So the question is, just how we may leverage the subliminal message to conjoin with the conventional approach to delivering the Security Education and Awareness Programme. Here one tried, and proven methodology I have used is to apply a form of Reversed Social Engineering, and to create an unmentioned hook which is bated with a single payload.  For instance, when running a security awareness programme, start the ball rolling by embedding the subtle subliminal message into the materials as they are introduced [but never mention them]. You will notice when this approach is first run, some may notice something, whilst others may think the presenter has made a mistake in preparation of the materials [please stay with me on this, we will get there I promise].

The second level of the subliminal plan is to follow up on the initial delivery with strategically placed posters in areas of high footfall – for example like the poster shown below.

I

Now whilst the poster itself may not be very exciting or interesting, it is carrying a hook, and it has been proven to start to draw the attention of some of the passers-by.  The next level of the plan may be executed on the Corporate Intranet where we will again introduce the message, say this time on the Information Security page, again carrying the hooked-message to the end user public. For instance:

July 2015 sees the launch of the International Information Security Roadshow

I am sure you can see that in the example I have shown the hook is based on what I refer to as NVP [Nero Visual Programming] with the Visual hook being played by the ‘i’. The eventual delivery of the subliminal associated message will be timed with some coordinated plan, which then reveals the association to the hook [‘i’] which in the case of this particular programme was ‘ignorance’ tied into a message that provides the readership with a takeaway – in this case:

ignorance of the threats posed by the Internet can harm your family

The final message carried by the ‘i’ may then be further associated with supporting materials and facts, such as the implications of Cyber Bullying, Trojans that Steal Banking Detail Scams, and other such nasty acts that can expose the end-user and their families to the criminal element of the Internet.

A further underpin to delivering the message will be to bone up on, and leverage some inbuilt techniques from the world of Neuro Linguistic Programming [NLP] where we may then augment the element of what I call NVP, with the language of security, further driving home the subliminal message with some well versed statements.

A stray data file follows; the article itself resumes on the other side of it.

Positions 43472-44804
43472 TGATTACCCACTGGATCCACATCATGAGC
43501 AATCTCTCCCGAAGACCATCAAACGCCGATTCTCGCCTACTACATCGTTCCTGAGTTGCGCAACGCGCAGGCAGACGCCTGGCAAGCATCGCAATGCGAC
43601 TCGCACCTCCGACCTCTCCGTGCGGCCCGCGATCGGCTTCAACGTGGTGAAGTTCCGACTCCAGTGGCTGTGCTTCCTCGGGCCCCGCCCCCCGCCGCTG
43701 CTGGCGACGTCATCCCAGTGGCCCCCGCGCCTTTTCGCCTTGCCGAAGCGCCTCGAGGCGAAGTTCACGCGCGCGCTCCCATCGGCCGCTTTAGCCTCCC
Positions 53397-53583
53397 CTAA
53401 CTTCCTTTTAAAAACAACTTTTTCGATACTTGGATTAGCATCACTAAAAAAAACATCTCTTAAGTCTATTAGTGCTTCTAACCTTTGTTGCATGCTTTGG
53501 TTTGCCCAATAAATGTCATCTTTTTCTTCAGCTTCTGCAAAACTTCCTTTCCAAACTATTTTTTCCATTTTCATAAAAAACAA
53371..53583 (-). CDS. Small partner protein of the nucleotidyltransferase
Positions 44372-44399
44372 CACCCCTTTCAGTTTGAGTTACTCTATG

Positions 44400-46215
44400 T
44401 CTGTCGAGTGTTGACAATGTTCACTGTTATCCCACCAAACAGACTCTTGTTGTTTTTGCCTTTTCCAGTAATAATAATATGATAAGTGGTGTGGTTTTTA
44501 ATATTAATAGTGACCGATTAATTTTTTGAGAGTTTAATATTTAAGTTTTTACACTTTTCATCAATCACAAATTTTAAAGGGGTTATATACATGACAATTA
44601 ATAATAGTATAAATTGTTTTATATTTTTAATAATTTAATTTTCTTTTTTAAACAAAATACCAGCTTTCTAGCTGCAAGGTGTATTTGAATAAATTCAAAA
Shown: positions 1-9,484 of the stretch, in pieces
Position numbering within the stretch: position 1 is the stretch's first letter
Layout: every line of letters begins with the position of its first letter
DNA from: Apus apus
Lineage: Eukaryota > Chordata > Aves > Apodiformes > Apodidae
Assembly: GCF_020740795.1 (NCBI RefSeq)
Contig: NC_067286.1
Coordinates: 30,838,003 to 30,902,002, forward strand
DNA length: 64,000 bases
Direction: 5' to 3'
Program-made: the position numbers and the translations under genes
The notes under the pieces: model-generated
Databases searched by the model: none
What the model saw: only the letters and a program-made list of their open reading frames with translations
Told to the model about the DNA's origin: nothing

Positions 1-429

This approach is not by any means rocket science, but when used with the conventions of delivering the Corporate Security Education and Awareness Programme it has been proven to be a very high value add, by engaging those who may not normally pay any attention, by tinkering with their inquisitive nature – after all, nobody ever likes to be left out.

On my own part, I have already delivered this approach in multiple guises, and can confirm it to be an effective medium-to-long term methodology to underpin the security education lifecycle, which can, with very little effort generate beneficial outcome to the mission of caging behaviours – so just give it a try, after all, what have you got to lose?

About Professor John Walker – FMFSoc FBCS FRSA CITP CISM CRISC ITPC
john_walkerVisiting Professor at the School of Science and Technology at Nottingham Trent University (NTU), Visiting Professor/Lecturer at the University of Slavonia [to 2015], Independent Consultant, Practicing Expert Witness, ENISA CEI Listed Expert, Editorial Member of the Cyber Security Research Institute (CRSI), Fellow of the British Computer Society (BCS), Fellow of the Royal Society of the Arts (RSA), Board Advisor to the Digital Trust, Writer for SC Magazine UK, Originator of DarkWeb Threat Intelligence, CSIRT, Attack Remediation and Cyber Training Service/Platform, Accreditation Assessor and Academic Practitioner and Accredited Advisor to the Chartered Society of Forensic Sciences in the area of Digital/Cyber Forensics.
Twitter: @SBLTD

John Walker is also our Panel member.  To find out more about our panel members visit the biographies page.